copied from an earier post but relevant: I kinda tend to go off on this one cuz I think a lot about efficient technologies etc
Here's reality - we need energy. it's never free and it's never perfect. Best way to reduce impact? reduce energy use!
besides that, no form of energy can possibly be perfectly clean. And while easily glossed over by casual advocates of "green" energy it's equally or more overstated by strident critics.
But fortunately we don't need to rely on the talking points of idealists or conservative defeatists - the truths are in the numbers, the numbers are easily accessible, and people have devoted enormous efforts into studying the fine details and published reports on cradle to grave including the manufacture costs and disposal costs, compiled from literal thousands of published works. Even when you consider the impact of manufacturing the "green" technologies; wind, solar and nuclear are vastly less polluting than coal. (for example: sure mining material for the batteries in a wind turbine generator are polluting, but how do you think coal plants get power from their steam turbines?)
I think nuclear can be a worthwhile solution, not the ultimate but demonstrably better than coal, there's the risk that it won't be completely contained, but in my opinion that's a better outcome than the pollution from power generation being knowingly and intentionally uncontained.
it's also unfair to consider just the direct impact of a car for example, and compare it to the whole cradle to grave impact of electric vehicles. lets reuse old shit - pretty much anything new is a waste of resources. It's kinda unfair to imply that only materials for green technology are required to be sustainably sourced.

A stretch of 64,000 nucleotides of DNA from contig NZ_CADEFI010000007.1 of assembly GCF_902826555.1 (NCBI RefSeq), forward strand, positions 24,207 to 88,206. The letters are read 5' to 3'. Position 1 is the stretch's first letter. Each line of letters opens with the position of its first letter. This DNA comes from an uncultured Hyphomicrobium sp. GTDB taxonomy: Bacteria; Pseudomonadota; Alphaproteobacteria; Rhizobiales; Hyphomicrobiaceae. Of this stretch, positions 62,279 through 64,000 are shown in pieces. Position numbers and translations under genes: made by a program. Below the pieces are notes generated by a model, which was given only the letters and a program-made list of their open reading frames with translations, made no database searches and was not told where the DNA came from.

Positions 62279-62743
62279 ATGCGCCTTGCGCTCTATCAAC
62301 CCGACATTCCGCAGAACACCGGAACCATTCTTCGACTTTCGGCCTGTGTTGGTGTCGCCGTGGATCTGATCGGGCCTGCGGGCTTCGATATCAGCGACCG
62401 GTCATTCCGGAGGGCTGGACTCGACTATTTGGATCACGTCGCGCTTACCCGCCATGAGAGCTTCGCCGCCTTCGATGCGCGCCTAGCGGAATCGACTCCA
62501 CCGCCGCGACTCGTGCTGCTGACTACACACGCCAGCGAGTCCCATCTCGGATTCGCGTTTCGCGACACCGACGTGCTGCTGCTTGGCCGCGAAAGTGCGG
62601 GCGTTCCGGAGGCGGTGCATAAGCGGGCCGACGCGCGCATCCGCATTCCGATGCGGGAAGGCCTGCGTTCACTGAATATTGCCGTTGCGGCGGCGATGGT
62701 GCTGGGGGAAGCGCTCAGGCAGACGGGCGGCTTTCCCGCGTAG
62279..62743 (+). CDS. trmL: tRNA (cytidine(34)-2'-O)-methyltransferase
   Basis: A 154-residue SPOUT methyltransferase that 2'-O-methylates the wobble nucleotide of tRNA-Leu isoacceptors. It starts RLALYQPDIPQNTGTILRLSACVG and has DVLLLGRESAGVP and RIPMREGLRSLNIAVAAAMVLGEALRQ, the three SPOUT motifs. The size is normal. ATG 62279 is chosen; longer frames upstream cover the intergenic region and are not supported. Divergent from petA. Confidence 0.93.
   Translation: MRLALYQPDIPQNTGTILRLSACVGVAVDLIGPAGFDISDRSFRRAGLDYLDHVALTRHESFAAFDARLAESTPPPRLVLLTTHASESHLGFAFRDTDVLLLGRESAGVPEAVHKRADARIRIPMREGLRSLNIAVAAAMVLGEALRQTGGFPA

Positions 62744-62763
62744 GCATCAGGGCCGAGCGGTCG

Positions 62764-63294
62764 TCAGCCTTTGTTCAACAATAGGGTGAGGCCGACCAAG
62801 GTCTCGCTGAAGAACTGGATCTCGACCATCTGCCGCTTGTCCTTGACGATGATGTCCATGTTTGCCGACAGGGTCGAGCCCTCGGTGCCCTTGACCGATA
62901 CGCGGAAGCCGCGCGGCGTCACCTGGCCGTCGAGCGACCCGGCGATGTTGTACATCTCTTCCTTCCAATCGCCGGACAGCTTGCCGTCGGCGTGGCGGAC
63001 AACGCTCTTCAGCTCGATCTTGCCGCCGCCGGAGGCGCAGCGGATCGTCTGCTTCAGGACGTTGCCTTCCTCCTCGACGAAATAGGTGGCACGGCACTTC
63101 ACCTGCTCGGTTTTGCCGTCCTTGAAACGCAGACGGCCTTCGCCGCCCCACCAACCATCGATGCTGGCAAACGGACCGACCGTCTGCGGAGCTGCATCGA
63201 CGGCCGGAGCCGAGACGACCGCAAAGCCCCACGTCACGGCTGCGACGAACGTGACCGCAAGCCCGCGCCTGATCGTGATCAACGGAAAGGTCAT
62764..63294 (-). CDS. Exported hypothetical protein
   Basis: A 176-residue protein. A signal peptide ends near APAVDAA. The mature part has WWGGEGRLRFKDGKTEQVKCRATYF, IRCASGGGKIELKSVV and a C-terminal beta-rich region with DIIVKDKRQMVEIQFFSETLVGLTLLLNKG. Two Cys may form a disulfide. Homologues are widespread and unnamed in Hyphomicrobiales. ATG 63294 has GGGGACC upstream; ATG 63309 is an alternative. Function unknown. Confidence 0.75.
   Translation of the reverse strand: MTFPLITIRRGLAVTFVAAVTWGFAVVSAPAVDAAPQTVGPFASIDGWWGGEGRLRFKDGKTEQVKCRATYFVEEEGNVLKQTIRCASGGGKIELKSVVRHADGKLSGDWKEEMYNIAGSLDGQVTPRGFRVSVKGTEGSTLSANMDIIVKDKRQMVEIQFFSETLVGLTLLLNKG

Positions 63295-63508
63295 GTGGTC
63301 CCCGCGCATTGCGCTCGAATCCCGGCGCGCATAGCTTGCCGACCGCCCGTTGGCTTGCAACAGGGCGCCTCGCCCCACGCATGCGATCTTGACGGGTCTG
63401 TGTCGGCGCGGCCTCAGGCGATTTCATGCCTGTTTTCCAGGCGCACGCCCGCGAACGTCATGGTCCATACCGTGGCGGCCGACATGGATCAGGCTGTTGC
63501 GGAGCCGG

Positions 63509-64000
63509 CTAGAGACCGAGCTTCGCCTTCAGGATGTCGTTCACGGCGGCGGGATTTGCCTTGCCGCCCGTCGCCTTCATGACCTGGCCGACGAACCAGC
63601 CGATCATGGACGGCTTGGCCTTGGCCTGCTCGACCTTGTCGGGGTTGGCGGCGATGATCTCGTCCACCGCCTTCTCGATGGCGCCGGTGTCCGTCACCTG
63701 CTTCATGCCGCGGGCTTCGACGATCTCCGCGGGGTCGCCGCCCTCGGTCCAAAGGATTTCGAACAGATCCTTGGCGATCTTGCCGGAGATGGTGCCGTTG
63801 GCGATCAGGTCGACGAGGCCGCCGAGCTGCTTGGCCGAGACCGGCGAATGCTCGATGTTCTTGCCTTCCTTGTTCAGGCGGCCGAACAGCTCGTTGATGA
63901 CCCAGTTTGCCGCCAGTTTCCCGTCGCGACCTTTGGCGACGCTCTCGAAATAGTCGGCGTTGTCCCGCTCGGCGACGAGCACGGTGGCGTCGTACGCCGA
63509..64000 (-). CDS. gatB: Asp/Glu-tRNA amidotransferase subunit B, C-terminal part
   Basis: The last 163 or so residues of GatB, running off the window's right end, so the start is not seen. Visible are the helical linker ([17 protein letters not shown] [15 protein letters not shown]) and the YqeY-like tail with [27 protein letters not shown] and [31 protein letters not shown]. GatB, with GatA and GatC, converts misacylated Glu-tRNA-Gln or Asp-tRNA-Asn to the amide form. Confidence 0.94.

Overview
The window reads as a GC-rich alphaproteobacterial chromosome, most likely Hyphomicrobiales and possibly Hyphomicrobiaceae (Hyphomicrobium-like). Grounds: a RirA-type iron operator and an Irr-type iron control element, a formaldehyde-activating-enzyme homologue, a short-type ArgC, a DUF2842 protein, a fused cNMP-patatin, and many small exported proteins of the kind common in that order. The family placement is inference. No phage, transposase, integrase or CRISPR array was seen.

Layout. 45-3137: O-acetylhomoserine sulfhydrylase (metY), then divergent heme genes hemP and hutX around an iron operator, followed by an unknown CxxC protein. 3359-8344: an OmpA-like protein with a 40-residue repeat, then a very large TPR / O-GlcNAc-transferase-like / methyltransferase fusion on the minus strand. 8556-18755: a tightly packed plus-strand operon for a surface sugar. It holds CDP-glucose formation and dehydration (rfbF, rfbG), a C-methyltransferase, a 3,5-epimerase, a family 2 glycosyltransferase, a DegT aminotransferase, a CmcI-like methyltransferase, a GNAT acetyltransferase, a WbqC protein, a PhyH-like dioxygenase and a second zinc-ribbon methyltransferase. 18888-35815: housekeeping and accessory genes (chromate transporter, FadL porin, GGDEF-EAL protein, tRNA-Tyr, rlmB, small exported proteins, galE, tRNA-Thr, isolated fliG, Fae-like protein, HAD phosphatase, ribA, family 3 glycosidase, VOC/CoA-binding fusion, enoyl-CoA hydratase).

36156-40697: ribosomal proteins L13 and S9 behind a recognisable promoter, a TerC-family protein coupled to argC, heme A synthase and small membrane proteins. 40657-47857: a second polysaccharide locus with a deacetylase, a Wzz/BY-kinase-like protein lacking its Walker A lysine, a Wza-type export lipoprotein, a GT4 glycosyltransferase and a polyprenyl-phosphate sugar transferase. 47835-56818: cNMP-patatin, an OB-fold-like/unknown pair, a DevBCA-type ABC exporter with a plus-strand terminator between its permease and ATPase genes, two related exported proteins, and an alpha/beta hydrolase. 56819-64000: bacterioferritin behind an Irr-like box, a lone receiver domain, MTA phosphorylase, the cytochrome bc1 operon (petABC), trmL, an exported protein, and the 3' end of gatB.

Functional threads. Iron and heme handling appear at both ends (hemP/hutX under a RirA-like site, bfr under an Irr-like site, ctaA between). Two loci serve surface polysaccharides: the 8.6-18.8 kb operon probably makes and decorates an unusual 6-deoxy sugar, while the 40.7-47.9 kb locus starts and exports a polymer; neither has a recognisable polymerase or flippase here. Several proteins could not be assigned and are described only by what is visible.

regarding battery for electrics it becomes advantageous if we also adopt more renewable energy sources, but in order to do that we need the demand, chicken/egg, building the infrastructure and technology is moving in the right direction, versus stagnating and saying it's not clean enough now so we might as well not even try.
and further we NEED to improve the recycling technology. it's easy with proper regulation to ensure that the vast majority of batteries are reclaimed. Yet it's still more economical to dig the metals out than reclaim them after being in batteries, due to the chemical reactions that make batteries function it's feasibile to envision a future where a majority of the raw materials aren't being mined. Look at PGM's for catalytic converters as an example. Also it's driven tech to some less harmful solutions too, cobalt's declined in popularity